From Ohio History Central
Perry's Victory and International Peace Memorial as seen from Catawba Island, Ohio
Perry's Victory and International Peace Memorial commemorates the Battle of Lake Erie, a pivotal naval engagement between British and American forces during the War of 1812.
At the beginning of the War of 1812, the United States sent Oliver Hazard Perry to command the American forces on Lake Erie. When he arrived in Presque Isle (modern-day Erie, Pennsylvania), Perry commissioned several carpenters to build a fleet of ships. Within a year, he had nine ships. However, only two, the Lawrence and the Niagara, were fit for battle. Perry had also assembled a force of about five hundred men to serve under him, and after several months of drilling, they were a capable naval unit.
In September 1813, Perry set sail for Put-In Bay to meet the British fleet, which was under the command of Robert Heriot Barclay. Like the Americans, the English had begun constructing a fleet at the war's beginning to secure control of Lake Erie. The British were anticipating an easy victory over Perry's force. On September 10, 1813, the Battle of Lake Erie took place. The Americans had nine ships, while the British had six. Early in the battle, the British were taking a heavy toll on the American ships, principally because the British cannons were much more accurate at long distances. When the British destroyed the Lawrence, Perry took the ship's flag and transferred to the Niagara. After Perry moved to the Niagara, the battle began to turn for the Americans. Before Perry's arrival on the Niagara, this ship had hardly engaged the British fleet. Now, the Niagara and Perry inflicted heavy cannon fire on the British ships. The commander of every British ship was killed or wounded, leaving the British ships under the command of junior officers with limited experience. Perry took advantage of this situation. The Niagara rammed the British lead ship while the sailors fired rifles at the British seamen. By nightfall, the British had lowered their flag and surrendered to Perry, who was only twenty-seven years old.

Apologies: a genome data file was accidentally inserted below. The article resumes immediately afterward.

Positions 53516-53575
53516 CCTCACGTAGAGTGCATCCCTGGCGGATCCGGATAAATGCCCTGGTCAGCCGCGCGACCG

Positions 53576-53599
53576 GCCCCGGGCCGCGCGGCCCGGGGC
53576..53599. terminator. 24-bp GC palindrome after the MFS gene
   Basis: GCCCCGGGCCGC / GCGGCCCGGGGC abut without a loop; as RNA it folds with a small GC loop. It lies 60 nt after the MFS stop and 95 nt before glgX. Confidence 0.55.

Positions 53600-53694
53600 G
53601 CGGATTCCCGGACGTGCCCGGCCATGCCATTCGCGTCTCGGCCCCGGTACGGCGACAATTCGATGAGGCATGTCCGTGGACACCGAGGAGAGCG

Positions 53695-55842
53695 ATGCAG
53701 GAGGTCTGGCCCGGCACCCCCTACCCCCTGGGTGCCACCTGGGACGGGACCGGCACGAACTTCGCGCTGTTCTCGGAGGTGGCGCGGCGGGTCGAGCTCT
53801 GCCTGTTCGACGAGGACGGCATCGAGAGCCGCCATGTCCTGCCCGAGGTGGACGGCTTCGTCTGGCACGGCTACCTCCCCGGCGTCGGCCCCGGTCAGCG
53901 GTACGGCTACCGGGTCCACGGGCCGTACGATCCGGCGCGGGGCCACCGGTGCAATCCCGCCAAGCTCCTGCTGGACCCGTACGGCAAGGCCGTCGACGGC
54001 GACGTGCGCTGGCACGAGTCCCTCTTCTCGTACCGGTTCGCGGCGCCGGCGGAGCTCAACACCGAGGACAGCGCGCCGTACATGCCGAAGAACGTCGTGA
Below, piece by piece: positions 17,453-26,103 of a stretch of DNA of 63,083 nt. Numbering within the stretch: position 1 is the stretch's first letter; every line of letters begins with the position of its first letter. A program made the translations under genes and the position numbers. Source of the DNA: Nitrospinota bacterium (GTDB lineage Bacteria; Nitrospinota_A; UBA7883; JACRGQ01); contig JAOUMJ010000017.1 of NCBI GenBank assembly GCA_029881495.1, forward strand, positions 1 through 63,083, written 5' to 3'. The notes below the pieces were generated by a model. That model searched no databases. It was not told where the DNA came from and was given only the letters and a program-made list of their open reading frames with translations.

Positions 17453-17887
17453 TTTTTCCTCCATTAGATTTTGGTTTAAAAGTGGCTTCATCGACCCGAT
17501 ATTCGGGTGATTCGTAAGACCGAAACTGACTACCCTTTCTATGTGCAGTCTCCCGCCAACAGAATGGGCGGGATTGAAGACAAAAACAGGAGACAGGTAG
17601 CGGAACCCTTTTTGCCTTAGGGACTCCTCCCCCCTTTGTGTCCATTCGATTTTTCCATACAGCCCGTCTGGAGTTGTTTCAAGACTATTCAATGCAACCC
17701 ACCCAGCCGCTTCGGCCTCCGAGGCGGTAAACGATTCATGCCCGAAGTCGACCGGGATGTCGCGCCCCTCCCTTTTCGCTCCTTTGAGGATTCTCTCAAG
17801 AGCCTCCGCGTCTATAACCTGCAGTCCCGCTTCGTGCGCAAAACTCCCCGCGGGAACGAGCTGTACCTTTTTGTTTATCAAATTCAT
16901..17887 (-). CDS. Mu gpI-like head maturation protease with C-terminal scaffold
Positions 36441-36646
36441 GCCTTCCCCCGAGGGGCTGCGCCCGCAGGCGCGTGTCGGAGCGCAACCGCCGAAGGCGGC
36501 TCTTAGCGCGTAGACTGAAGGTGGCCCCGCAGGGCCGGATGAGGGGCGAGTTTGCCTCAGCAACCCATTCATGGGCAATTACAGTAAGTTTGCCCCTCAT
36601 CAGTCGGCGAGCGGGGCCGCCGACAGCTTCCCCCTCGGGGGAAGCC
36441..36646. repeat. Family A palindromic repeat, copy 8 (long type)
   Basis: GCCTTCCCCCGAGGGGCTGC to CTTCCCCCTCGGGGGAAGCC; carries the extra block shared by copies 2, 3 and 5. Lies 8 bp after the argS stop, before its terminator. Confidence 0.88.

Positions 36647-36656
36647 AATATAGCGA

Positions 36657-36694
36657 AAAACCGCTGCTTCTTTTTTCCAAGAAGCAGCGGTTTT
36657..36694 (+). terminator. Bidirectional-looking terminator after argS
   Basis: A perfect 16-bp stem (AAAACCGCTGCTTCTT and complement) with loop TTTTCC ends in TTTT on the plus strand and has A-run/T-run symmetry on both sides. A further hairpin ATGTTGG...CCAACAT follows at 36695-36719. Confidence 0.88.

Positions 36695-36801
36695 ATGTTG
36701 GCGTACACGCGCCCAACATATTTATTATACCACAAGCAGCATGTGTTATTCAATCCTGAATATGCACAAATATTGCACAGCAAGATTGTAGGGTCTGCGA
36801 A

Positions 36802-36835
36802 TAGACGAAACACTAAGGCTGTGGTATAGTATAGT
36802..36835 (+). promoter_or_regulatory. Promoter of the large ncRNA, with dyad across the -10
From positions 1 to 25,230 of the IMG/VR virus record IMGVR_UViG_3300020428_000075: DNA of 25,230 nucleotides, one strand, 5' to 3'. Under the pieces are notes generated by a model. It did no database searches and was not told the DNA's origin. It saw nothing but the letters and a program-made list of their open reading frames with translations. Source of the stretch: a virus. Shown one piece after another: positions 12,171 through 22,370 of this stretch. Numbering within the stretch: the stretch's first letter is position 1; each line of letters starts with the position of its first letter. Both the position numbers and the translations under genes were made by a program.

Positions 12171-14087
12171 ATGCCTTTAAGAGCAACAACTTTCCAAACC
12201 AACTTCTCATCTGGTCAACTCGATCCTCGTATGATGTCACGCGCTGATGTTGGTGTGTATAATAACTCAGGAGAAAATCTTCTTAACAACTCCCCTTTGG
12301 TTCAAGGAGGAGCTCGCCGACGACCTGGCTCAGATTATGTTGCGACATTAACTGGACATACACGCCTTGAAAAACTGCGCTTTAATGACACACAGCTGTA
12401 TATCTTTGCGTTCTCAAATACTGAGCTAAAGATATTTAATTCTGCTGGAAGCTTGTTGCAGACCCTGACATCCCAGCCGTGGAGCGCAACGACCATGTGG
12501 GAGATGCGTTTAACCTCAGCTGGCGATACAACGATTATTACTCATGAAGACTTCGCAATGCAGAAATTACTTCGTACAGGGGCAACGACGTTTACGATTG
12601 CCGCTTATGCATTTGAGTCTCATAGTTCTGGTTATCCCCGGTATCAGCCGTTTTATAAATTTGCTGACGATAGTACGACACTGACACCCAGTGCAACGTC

Perry sent a dispatch to General William Henry Harrison, recounting the details of the battle. In the dispatch, he wrote, "We have met the enemy, and they are ours."
The American victory at the Battle of Lake Erie cut off the British supply lines and forced them to abandon Detroit. It also paved the way for General Harrison's attack on the British and Indian forces at the Battle of the Thames.
To commemorate this important American victory but also to celebrate the United States of America's and Canada's long history of peaceful relations, construction of Perry's Victory and International Peace Memorial began in October 1912. The monument opened on June 13, 1915. It is located in the Village of Put-in-Bay, Ohio, on South Bass Island in Lake Erie. The monument is a Doric column, with an observation deck. Made from granite, it stands forty-seven feet taller than the Statue of Liberty, and it is the only international peace memorial in the National Park Service. Under the monument's floor are interred the remains of three British and three American officers. The monument became a National Park Service Memorial in 1936.